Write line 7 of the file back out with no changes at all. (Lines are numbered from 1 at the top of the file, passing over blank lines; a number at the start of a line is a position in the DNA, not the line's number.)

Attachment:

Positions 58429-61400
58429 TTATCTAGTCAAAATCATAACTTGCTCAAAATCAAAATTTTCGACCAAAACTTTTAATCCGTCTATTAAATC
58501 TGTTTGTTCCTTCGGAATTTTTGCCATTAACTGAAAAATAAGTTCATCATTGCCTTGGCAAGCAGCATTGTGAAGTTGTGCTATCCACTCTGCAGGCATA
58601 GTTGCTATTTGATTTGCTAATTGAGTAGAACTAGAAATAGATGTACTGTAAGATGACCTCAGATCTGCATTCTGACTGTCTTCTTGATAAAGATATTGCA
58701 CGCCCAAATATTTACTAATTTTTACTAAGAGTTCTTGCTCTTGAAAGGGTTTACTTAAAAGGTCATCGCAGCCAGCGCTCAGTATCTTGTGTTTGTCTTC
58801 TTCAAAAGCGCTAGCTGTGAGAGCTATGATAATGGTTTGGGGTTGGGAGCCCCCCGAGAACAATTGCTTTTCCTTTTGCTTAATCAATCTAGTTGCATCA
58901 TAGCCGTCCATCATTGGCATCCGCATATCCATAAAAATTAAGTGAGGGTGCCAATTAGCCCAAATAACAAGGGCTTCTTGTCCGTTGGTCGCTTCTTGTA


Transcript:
58901 TAGCCGTCCATCATTGGCATCCGCATATCCATAAAAATTAAGTGAGGGTGCCAATTAGCCCAAATAACAAGGGCTTCTTGTCCGTTGGTCGCTTCTTGTA